Don't walk on sidewalks; you can get too close to someone looking for trouble. 

Walk in the middle of the street: like you own it. 

Walk near parked cars: cars are a status symbol and Arabs hesitate to throw rocks if they might hit a car. 

Don't walk the streets when the bars let out (11:00 PM); a drunk coward is a stupid danger.

And if you’re ever hit, hit back twice as hard, fast, and because within moments you’ll be outnumbered 300 to 1, get lost quickly.


 But don’t ever, ever run.


With all the caution, one of us was hit with a rock in the eye. A well-meaning American, a visiting representative of a Jewish fund-raising organization happened to come to Casablanca then.  He had heard of our friend who was hit. Why don’t you guys cover you yarmulkes with caps, he suggested.  We answered him with polite, non-committal noises.  


If he’s still listening, here is the best I can offer – some twenty years later:

If you want to run, you can -- but you can’t just run a mile. You must run a hundred miles.  

If you hide who you are, then you’ll never be yourself. Your kids will never know who you once were -- or who they now are.  

If you hide your yarmulke, then you’ll hide your mezuzah necklace, and even hide your name.   

If you hide you may be safe. If you’re safe you’ll be all the more scared to not be safe. You’ll be scared to be you.

If you don’t hide, you may be hit; if you're hit, you may be hurt.  You may die: many Jews have died for no other reason than who they were.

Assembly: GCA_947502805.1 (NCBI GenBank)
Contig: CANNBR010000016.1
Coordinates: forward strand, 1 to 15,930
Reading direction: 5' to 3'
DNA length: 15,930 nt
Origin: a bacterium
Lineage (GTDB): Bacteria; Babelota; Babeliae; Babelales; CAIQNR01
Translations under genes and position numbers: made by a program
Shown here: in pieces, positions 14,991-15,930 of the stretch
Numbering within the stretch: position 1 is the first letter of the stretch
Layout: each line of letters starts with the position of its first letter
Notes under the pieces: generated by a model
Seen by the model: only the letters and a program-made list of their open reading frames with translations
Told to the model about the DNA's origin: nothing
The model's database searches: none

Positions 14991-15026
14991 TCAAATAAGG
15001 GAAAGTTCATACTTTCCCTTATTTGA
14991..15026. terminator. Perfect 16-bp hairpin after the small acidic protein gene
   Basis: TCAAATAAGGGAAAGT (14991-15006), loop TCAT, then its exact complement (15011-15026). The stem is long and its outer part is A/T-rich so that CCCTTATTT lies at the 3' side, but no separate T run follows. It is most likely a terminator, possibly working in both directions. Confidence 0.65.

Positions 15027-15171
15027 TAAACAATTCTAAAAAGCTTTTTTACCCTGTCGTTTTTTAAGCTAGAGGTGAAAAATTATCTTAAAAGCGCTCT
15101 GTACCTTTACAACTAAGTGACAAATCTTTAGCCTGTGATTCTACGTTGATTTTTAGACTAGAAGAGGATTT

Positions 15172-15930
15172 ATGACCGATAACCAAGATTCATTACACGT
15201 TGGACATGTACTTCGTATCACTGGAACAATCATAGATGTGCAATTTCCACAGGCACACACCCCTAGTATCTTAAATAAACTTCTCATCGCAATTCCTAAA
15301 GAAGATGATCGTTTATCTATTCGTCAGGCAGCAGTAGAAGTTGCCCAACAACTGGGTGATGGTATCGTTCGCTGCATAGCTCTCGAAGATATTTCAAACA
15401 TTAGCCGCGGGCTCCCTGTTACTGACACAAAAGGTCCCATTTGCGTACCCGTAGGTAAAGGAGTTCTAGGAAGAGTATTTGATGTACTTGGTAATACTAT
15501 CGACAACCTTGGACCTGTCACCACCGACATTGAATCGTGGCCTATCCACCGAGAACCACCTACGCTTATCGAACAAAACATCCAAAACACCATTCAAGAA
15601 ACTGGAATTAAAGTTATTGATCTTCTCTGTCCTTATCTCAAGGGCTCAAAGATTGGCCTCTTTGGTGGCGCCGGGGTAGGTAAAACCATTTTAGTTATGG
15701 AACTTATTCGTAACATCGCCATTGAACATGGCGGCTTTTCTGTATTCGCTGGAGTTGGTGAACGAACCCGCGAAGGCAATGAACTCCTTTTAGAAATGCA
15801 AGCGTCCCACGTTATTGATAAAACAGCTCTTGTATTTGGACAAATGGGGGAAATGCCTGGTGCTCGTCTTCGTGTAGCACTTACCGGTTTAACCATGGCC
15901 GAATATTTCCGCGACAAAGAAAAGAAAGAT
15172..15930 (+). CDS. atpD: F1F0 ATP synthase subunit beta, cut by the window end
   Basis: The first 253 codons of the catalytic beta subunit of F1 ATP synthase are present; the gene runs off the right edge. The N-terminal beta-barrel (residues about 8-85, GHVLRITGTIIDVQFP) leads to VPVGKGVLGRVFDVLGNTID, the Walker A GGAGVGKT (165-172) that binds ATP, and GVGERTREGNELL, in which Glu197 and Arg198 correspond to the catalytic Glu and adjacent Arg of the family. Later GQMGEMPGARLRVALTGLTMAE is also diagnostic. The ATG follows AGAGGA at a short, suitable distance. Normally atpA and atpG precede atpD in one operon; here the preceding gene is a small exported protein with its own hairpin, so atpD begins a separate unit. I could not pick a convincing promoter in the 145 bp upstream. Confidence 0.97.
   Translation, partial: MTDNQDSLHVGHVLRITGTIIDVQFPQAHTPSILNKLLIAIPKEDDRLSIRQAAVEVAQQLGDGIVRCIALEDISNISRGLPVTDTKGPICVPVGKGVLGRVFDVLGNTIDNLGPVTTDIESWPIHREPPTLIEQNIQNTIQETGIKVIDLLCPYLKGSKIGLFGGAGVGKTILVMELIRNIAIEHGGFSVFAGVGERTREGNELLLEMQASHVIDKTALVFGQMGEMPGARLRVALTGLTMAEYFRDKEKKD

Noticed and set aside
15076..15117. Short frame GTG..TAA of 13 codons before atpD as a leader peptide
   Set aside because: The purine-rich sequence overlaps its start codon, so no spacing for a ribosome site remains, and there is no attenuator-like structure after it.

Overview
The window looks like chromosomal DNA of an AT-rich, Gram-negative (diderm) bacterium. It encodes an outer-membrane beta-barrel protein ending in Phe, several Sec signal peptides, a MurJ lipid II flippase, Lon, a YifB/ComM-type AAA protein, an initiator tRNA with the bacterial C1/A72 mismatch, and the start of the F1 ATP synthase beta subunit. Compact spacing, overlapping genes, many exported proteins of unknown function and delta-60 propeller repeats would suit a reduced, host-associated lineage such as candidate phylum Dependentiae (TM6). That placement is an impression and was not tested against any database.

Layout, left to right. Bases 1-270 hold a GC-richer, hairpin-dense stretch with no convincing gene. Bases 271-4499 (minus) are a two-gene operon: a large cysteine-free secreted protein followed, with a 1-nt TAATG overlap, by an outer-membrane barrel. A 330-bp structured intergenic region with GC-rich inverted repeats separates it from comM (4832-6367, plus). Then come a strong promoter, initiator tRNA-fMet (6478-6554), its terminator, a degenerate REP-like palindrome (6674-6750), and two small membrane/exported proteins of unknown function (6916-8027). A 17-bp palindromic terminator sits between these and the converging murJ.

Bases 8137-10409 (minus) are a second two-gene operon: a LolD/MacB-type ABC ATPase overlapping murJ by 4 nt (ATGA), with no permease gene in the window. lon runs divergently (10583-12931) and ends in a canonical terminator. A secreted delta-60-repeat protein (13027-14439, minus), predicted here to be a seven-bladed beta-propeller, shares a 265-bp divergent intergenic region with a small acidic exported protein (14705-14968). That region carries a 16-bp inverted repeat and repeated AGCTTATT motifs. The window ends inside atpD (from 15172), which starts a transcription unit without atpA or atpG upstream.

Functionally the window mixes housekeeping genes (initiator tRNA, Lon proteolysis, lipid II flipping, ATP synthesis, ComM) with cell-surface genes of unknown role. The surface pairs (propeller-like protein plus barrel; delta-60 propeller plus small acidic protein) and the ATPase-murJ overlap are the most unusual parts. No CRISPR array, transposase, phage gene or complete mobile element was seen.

Is it worth it, to die for who you are?  That’s not even the question.  The question is: is it worth it to live for who you are.  If who you are is worth living for, then there is nothing to fear.

Once the other shoe has dropped, safety and danger don’t mean the same thing.  You can enjoy the trip.

Inspiration from Mrs. Thompson

Ole Mrs. Thompson from Prairie Lakes gave in to her grandchildrens and got herself a computer with this thingamgig called AOL, and I don’t know what AOL stands for no how.  But it din’t work, and so she called up the company to complain.

           What’s wrong ma’am, asked the solicitous agent.
           “Well I turn the darn machine on” says Mrs. Thompson, “and it chirps, ‘You’ve got mail’ and so I put on my sweater and go down the driveway to the curb, open up the mailbox, and there’s no mail!!”

Ole Mrs. Thompson ain’t stupid.  She simply has a notion that has been tried and true for decades; mail is at the curb.  And this notion that has served her so well for so long is now hindering her technological advancement. Her grandchildren associate mail with icons and mouses and clicks.  Mrs. Thompson must unlearn her knowledge –that mail is delivered by USPS – in order to master the new knowledge.  She must break her long-standing concepts before this new one can gain space in her head. She must strip away her wisdom of years and the accomplishments of maturity and be open like a baby.